|Submission Date||July 27, 2017|
University of New Hampshire
AC-2: Learning Outcomes
|8.00 / 8.00||
Total number of graduates from degree programs (i.e. majors, minors, concentrations, certificates, and other academic designations):
Number of students that graduate from programs that have adopted at least one sustainability learning outcome:
Percentage of students who graduate from programs that have adopted at least one sustainability learning outcome:
Do the figures reported above cover one, two, or three academic years?:
Does the institution specify sustainability learning outcomes at the institution level (e.g. covering all students)?:
Does the institution specify sustainability learning outcomes at the division level (e.g. covering particular schools or colleges within the institution)?:
A list or brief description of the institution level or division level sustainability learning outcomes:
UNH has overarching learning outcomes that are posted on the Provost's Academic Affairs website (see below).
The Provost's website reads: UNH has an enduring commitment to support efforts across research, education, and practice to develop the most sustainable learning community in higher education. To that end, our educational approach works to ensure the following learning objectives for all UNH students.
Every UNH student will gain knowledge of the complexities and interconnectedness of economic, environmental, and social challenges. Students will also be able to analyze and synthesize ideas and perspectives from more than one academic or intellectual discipline. This knowledge and experience will equip students to contribute to a just, prosperous, and verdant world for present and future generations.
In addition, UNH's Discovery Program exposes all undergraduate students to topics in the arts, humanities, philosophy, social sciences, physical and biological sciences, and technology. The Discovery Program provides students with a sound foundation for problem solving, scientific reasoning, research skills, communication, and the appreciation of the arts and humanities. Ten learning outcomes have been identified to represent what students will be able to do after completing the Discovery Program. Three of these outcomes, numbers Five, Six, and Nine, relate to sustainability. These three learning outcomes 1) embrace ideas from diverse traditions; 2) analyze perspectives from multiple intellectual disciplines; and 3) to exercise imagination in grappling with complex problems of both the natural and human created worlds, and understand the centrality of imagination to all human endeavors.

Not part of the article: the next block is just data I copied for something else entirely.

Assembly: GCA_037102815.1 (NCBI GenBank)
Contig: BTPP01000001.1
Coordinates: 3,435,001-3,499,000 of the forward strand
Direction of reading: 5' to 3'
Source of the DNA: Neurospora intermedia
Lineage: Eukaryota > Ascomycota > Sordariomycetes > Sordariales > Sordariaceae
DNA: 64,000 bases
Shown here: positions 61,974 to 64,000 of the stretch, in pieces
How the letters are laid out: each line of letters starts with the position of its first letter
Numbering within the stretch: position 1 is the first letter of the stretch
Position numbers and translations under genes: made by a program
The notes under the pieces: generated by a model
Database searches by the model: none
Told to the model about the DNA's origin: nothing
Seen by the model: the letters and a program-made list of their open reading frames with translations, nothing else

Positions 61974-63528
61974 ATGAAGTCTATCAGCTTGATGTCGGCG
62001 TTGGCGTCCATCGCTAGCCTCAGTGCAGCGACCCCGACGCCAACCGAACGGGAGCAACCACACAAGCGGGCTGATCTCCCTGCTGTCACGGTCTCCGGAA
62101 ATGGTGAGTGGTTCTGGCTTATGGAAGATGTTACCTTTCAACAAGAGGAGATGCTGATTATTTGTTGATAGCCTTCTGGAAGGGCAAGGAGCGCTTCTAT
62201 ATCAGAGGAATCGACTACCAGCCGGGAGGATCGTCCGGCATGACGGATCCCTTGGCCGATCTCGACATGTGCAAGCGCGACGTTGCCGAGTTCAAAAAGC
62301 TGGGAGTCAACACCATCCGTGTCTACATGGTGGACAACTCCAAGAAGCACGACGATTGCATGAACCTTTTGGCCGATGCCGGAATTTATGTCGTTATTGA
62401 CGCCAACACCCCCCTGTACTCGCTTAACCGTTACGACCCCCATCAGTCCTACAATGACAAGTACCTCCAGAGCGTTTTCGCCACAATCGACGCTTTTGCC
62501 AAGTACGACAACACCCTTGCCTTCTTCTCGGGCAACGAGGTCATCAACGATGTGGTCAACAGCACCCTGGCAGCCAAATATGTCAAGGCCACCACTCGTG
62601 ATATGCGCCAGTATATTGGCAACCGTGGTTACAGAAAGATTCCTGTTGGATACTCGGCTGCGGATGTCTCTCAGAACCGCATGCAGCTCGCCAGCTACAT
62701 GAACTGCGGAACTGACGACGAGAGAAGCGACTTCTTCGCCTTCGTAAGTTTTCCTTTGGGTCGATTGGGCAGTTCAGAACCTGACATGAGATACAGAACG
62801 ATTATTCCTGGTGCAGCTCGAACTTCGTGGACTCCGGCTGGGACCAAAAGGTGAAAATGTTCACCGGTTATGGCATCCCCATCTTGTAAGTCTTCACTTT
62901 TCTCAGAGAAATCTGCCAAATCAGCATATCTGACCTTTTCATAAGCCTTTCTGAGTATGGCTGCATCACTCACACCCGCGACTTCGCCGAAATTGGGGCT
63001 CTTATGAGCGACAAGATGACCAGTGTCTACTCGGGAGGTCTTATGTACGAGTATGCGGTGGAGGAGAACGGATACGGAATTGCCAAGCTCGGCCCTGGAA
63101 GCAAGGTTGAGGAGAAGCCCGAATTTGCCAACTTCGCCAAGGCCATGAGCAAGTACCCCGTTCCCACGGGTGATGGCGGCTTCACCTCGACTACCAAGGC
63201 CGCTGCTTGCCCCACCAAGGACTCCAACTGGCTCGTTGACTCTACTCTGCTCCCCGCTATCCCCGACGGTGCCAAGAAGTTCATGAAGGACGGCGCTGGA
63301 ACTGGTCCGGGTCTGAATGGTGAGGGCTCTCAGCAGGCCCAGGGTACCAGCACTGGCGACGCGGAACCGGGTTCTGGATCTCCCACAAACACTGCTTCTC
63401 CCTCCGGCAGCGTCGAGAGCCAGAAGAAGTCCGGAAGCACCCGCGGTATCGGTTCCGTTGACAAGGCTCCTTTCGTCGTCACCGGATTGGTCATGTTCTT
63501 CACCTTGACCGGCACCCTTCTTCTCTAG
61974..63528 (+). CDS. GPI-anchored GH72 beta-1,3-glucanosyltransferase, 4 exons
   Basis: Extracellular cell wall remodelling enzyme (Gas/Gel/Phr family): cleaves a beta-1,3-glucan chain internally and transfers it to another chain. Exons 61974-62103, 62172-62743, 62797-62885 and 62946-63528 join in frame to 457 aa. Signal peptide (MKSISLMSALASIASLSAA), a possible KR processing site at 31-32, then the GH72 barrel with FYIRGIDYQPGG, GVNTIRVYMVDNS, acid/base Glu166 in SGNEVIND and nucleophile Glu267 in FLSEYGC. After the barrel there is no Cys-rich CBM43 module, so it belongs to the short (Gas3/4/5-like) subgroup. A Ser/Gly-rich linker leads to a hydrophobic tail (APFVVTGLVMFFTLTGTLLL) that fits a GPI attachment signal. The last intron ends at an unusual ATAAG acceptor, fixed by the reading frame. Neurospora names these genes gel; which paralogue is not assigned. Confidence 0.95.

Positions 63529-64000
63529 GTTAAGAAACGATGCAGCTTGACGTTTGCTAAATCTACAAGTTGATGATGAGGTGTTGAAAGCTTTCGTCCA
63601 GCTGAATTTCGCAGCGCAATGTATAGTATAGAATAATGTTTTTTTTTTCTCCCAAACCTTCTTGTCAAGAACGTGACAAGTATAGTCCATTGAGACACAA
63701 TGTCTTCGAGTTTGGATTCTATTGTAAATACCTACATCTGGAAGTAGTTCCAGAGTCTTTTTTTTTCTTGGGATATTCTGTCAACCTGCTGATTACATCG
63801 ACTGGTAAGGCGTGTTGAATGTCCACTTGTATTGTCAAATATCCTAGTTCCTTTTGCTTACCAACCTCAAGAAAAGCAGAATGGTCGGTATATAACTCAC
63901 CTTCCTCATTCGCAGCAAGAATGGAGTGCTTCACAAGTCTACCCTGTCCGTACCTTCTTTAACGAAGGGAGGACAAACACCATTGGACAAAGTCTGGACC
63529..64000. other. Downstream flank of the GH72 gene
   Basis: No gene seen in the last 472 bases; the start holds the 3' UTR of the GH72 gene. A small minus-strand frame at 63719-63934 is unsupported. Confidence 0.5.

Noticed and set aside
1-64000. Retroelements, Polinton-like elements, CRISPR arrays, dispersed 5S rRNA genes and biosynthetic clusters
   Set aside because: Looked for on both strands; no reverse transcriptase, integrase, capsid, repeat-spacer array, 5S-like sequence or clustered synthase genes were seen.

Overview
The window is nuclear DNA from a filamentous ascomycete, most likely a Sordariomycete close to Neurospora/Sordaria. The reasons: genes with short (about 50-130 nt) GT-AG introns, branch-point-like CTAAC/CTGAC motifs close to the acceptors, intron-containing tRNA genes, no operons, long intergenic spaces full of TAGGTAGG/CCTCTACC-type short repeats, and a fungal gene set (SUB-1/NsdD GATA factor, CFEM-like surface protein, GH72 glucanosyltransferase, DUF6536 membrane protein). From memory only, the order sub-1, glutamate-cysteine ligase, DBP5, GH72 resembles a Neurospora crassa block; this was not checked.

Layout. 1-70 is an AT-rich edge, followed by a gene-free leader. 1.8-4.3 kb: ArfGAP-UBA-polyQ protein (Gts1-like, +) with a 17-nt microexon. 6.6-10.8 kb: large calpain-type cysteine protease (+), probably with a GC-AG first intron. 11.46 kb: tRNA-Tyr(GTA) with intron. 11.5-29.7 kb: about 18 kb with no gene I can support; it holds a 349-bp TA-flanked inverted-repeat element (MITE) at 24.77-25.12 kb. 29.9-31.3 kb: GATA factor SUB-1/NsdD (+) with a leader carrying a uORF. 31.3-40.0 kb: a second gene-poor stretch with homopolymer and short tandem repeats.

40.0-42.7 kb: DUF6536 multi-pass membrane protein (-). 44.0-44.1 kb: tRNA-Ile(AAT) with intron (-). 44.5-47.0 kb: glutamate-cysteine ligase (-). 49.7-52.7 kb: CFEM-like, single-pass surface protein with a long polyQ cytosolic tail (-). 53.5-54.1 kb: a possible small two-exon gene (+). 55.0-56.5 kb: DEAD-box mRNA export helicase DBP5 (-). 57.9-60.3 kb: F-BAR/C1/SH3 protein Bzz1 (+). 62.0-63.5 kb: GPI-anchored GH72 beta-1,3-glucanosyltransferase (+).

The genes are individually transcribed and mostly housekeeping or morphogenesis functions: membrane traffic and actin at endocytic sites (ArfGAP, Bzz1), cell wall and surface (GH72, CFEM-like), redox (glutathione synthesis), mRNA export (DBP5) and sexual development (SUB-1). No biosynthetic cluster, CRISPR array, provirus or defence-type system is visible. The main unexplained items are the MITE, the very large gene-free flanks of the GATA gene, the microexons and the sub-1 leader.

In addition, as part of the Discovery Program, all undergraduate students must take one course from each of the following categories:
Fine and Performing Arts
Environment, Technology and Society
Does the institution specify sustainability learning outcomes at the program level (i.e. majors, minors, concentrations, degrees, diplomas, certificates, and other academic designations)?:
A list or brief description of the program level sustainability learning outcomes (or a list of sustainability-focused programs):
Discovery in the Disciplines
Biology is a branch of science that investigates the structure and function of living organisms. Scientists investigate ideas and observations that solidify our understanding of the diversity of life from single cells to complex organisms. Biology has deep relations with agriculture, chemistry, psychology, and many other fields of study, and it is the foundation of our knowledge regarding health and diseases. Individual courses under this category deal with the basic structure and function of medicine. Courses under this category deal with the basic structure and function of organisms, the interaction of organisms with their environment, human health, biotechnology, and the concepts and mechanisms of evolution as a fundamental biological paradigm. All courses will provide some understanding of the methods of scientific inquiry as it seeks knowledge about the living world.
Environment, Technology, and Society